Add a new note
If you are trying to select text to create highlights or citations, remember that you must now click or tap on the first word, and then click or tap on the last word.
One moment ...
Default project is now your active project.
Project items

Items saved from this book

This book has been saved
Highlights (0)
Some of your highlights are legacy items.

Highlights saved before July 30, 2012 will not be displayed on their respective source pages.

You can easily re-create the highlights by opening the book page or article, selecting the text, and clicking “Highlight.”

Citations (0)
Some of your citations are legacy items.

Any citation created before July 30, 2012 will labeled as a “Cited page.” New citations will be saved as cited passages, pages or articles.

We also added the ability to view new citations from your projects or the book or article where you created them.

Notes (0)
Bookmarks (0)

You have no saved items from this book

Project items include:
  • Saved book/article
  • Highlights
  • Quotes/citations
  • Notes
  • Bookmarks
Notes
Cite this page

Cited page

Style
Citations are available only to our active members.
Buy instant access to cite pages or passages in MLA, APA and Chicago citation styles.

(Einhorn, 1992, p. 25)

(Einhorn 25)

1. Lois J. Einhorn, Abraham Lincoln, the Orator: Penetrating the Lincoln Legend (Westport, CT: Greenwood Press, 1992), 25, http://www.questia.com/read/27419298.

Cited page

Bookmark this page
Organizing Black America: An Encyclopedia of African American Associations
Table of contents

Table of contents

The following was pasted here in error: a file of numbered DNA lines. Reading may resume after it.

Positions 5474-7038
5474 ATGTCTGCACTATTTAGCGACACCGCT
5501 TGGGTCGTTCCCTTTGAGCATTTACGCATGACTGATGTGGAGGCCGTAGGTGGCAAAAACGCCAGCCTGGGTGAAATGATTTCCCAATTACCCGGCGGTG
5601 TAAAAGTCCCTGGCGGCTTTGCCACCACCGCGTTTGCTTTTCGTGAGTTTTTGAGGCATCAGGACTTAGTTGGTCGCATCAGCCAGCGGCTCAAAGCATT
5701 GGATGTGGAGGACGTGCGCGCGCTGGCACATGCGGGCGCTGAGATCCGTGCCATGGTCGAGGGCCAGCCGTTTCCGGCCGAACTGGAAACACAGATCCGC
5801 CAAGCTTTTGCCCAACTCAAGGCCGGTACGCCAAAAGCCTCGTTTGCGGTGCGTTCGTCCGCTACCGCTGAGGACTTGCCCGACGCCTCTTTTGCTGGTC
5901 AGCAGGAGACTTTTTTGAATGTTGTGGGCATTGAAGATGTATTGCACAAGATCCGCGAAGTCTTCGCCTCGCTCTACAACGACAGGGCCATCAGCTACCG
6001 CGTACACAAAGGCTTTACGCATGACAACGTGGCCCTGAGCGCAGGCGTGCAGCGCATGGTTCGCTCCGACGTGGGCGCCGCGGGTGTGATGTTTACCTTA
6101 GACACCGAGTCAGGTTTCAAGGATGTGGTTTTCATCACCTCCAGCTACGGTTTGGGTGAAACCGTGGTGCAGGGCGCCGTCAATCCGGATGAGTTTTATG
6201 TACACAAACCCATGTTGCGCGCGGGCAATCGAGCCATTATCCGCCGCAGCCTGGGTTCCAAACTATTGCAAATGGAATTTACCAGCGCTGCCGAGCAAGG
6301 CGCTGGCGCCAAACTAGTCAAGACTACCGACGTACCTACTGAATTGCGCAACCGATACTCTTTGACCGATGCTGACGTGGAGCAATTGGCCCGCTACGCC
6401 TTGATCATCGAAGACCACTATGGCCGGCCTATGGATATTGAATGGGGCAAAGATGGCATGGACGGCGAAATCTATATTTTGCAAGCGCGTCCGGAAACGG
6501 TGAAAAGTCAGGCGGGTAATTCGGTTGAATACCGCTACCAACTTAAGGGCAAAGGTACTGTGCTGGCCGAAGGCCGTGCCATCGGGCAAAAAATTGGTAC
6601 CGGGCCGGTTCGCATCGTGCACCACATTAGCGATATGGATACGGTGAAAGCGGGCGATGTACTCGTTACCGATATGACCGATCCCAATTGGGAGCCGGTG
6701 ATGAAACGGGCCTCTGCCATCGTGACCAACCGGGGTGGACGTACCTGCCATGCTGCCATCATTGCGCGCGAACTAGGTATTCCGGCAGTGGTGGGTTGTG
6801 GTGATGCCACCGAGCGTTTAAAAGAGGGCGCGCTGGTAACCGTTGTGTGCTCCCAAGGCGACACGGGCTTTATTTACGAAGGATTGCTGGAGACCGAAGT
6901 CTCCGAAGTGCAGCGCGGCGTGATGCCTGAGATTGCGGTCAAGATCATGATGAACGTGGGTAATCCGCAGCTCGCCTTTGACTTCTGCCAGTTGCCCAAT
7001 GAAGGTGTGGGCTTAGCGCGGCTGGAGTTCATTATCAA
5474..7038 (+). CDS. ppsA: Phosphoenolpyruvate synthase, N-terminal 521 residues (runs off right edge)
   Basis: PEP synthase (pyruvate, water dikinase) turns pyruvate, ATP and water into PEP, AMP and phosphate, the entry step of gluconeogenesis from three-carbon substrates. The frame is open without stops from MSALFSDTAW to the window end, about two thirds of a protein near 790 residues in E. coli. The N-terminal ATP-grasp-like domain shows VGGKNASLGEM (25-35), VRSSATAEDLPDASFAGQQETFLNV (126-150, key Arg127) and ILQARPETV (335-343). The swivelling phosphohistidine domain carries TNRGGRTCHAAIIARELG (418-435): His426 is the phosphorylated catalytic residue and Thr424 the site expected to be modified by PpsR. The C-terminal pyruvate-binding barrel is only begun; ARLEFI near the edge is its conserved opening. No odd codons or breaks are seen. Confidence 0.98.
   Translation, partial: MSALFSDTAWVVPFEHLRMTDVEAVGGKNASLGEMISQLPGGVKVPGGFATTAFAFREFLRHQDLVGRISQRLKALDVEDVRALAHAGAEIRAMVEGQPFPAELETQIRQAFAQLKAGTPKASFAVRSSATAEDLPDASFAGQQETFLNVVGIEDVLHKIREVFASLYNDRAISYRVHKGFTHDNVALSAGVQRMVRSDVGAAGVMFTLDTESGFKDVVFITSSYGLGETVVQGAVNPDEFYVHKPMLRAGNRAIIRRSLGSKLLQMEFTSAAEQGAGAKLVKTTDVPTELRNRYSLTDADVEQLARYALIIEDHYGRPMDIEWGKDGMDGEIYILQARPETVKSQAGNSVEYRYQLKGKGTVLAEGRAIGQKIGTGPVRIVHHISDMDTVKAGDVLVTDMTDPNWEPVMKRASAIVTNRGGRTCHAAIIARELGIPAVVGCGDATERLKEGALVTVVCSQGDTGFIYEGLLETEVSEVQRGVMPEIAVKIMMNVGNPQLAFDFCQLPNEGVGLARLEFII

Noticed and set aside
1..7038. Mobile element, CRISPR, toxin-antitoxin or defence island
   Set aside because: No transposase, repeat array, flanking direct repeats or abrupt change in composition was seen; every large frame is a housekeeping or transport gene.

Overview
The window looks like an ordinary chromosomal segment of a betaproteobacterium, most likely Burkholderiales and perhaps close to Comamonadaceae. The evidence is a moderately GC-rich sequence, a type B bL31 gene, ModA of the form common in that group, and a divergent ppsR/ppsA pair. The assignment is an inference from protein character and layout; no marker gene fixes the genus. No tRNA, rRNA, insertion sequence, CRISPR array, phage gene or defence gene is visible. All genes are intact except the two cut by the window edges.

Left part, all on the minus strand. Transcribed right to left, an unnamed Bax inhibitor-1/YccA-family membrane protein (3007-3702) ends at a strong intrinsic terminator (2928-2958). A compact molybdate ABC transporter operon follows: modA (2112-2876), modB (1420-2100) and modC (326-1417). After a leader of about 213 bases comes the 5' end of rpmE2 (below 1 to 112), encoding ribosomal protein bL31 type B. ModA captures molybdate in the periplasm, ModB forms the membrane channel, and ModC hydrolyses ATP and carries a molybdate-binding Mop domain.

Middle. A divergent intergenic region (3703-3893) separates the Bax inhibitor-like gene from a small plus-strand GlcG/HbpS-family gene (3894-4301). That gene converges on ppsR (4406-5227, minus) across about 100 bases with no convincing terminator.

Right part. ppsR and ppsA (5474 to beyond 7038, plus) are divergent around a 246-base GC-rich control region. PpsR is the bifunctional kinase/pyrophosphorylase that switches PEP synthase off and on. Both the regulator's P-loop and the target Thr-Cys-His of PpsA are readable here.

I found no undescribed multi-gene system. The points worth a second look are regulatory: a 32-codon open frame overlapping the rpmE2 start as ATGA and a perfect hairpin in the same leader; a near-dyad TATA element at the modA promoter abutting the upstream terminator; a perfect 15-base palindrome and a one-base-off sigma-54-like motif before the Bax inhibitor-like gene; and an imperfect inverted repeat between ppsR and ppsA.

• Title Page iii
  • Contents v
  • Introduction vii
  • List of Entries ix
  • A 1
  • B 87
  • C 133
  • D 207
  • E 219
  • F 227
  • G 241
  • H 257
  • I 265
  • J 287
  • K 295
  • L 299
  • M 319
  • N 351
  • O 535
  • P 549
  • R 599
  • S 603
  • T 653
  • U 663
  • V 685
  • W 689
  • Y 707
  • Z 715
  • Addendum 717
  • Index 727
Settings

Settings

Typeface
Text size Smaller Larger Reset View mode
Search within

Search within this book

Look up

Look up a word

  • Dictionary
  • Thesaurus
Please submit a word or phrase above.
Print this page

Print this page

Why can't I print more than one page at a time?

Help
Full screen
/ 768

matching results for page

    Questia reader help

    How to highlight and cite specific passages

    1. Click or tap the first word you want to select.
    2. Click or tap the last word you want to select, and you’ll see everything in between get selected.
    3. You’ll then get a menu of options like creating a highlight or a citation from that passage of text.

    OK, got it!

    Cited passage

    Style
    Citations are available only to our active members.
    Buy instant access to cite pages or passages in MLA, APA and Chicago citation styles.

    "Portraying himself as an honest, ordinary person helped Lincoln identify with his audiences." (Einhorn, 1992, p. 25).

    "Portraying himself as an honest, ordinary person helped Lincoln identify with his audiences." (Einhorn 25)

    "Portraying himself as an honest, ordinary person helped Lincoln identify with his audiences."1

    1. Lois J. Einhorn, Abraham Lincoln, the Orator: Penetrating the Lincoln Legend (Westport, CT: Greenwood Press, 1992), 25, http://www.questia.com/read/27419298.

    Cited passage

    Thanks for trying Questia!

    Please continue trying out our research tools, but please note, full functionality is available only to our active members.

    Your work will be lost once you leave this Web page.

    Buy instant access to save your work.

    Already a member? Log in now.

    Oops!

    An unknown error has occurred. Please click the button below to reload the page. If the problem persists, please try again in a little while.